Have your sons traveled to Israel?

Traveling is something I love doing, and I just wish I had a lot of money to do it! I’ve taken my oldest sons to Israel twice. One has been with me alone one time, so three times [for him]. My dream is to take [my youngest son] next.

My [oldest] son was saying, in his [college] application, that being in Israel changed his perspective and broadened his thinking. It changed the way he looks at the Israeli-Palestinian issue. Because you get to see it up close: a different country and a different culture, or trying different foods or trying different transportation, talking to people who have different life experiences.

Where are some of your favorite places you've traveled?

Probably the best place I’ve ever gone to is Greece. That was a long time ago, but that is something I hope to repeat.

Seriously, Greece is beautiful. We got to travel everywhere. The islands. Athens. Meteora – the mountains. They have these big mountains – with old monasteries. It’s incredible! Everything, from the beaches to the taverns to the mountains, incredible! Incredible. Most beautiful country ever.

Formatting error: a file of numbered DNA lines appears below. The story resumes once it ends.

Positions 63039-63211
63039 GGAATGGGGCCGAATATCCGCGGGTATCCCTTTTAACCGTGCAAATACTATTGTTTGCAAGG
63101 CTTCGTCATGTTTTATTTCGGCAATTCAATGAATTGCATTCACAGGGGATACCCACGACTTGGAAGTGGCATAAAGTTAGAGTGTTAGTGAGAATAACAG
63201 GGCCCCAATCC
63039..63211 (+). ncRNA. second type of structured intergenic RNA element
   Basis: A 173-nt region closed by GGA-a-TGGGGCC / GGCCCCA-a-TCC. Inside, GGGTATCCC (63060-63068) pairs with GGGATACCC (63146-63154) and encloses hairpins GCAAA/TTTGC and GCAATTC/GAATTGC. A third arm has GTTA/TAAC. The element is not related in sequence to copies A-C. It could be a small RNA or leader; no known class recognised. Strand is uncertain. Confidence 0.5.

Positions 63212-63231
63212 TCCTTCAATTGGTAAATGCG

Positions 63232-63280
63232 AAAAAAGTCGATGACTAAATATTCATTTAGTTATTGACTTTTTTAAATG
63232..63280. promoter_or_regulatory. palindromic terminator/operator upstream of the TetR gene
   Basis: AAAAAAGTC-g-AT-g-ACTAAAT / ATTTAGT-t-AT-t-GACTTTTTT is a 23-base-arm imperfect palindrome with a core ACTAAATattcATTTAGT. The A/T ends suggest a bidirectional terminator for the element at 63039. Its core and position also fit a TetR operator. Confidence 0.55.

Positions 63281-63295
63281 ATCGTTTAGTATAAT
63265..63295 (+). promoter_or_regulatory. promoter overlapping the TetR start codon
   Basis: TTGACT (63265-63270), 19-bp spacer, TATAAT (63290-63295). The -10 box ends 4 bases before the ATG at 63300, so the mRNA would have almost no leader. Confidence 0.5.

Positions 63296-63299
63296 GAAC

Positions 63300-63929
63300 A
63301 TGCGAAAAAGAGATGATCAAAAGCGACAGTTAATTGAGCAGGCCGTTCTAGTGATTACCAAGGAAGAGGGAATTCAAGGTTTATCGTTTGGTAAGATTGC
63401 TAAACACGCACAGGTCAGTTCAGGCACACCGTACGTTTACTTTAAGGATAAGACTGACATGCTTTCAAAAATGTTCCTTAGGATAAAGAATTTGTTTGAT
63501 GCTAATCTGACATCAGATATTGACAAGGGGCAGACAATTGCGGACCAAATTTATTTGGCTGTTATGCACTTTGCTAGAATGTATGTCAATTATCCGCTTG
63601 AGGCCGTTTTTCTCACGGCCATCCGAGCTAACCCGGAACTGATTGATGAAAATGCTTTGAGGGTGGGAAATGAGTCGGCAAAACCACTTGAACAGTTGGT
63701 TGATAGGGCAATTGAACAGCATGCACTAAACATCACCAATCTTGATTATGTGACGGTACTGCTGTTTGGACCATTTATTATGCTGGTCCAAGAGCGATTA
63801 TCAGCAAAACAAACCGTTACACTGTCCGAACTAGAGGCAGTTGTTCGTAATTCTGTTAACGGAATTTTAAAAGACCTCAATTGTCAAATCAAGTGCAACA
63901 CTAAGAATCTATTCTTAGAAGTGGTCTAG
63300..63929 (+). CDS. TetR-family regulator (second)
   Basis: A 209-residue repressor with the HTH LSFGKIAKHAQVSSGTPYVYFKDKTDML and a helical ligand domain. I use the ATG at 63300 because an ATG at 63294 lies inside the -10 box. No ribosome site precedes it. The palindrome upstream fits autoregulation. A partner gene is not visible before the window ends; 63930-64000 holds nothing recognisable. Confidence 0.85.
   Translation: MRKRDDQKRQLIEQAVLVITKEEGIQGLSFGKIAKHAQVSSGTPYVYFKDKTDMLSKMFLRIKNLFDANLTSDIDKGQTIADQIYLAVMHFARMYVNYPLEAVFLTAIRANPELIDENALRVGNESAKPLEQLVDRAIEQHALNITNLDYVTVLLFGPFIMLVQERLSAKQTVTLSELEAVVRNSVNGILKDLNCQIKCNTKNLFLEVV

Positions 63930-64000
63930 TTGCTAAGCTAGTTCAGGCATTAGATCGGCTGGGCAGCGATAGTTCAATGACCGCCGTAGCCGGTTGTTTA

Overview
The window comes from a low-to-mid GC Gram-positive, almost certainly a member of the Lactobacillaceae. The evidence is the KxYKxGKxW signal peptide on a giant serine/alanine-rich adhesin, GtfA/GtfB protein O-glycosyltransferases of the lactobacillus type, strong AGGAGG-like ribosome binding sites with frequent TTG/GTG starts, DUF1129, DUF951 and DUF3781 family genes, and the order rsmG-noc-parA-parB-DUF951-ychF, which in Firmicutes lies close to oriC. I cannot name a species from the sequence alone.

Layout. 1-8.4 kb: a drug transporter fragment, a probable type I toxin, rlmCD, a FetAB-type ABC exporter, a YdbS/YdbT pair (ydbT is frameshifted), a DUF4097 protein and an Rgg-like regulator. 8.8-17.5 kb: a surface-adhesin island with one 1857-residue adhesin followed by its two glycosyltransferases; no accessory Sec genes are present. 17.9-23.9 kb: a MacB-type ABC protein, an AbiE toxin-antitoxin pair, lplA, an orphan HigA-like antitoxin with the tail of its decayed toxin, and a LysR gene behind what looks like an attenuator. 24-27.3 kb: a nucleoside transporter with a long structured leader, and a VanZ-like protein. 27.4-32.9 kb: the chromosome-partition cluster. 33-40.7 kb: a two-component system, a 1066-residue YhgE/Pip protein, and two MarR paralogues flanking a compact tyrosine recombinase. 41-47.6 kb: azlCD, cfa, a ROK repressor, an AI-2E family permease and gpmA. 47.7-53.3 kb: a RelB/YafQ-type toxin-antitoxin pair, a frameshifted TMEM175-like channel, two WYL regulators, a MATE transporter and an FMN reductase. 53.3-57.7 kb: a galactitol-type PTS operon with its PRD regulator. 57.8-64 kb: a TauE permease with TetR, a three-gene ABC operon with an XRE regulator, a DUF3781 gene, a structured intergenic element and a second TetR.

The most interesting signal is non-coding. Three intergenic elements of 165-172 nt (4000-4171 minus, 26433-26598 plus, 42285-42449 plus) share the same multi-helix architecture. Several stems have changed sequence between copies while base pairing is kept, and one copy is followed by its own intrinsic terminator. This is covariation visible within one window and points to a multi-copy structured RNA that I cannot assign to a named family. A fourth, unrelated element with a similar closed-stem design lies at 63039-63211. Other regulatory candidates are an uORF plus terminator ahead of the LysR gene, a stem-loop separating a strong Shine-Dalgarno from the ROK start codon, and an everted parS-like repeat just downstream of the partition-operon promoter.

If you could pick anywhere you haven’t gone, where would you go?

I’d like to do a root-searching trip in Germany. That’s been a dream. I’m very curious about Berlin. When in Germany, I’d like to go and see where my parents grew up, and combine that with Italy, France and, really, any place I can go!

What are you day-to-day activities as a St. Thomas librarian?

When I start a library session, I begin by asking students what they think librarians do. Probably 80 percent of the time, [they think] you either arrange, sort or shelve books. But it’s not just students who don’t know what we do. We find it’s true with some faculty, too, and even more broadly. The public image of a librarian has got to be dispelled!

I don’t know if I have a typical day. Because I do so many library instruction sessions, some days I may have one, two or even three library sessions, [which are either] 65 or 90 minutes, where I talk about how to do research and what are good resources. I would say that most of my days are devoted to preparing instruction sessions. I tailor everything to the specific classes I do. So I have to study everything the students do [in my departments’] classes – and every one of those has different topics and different requirements.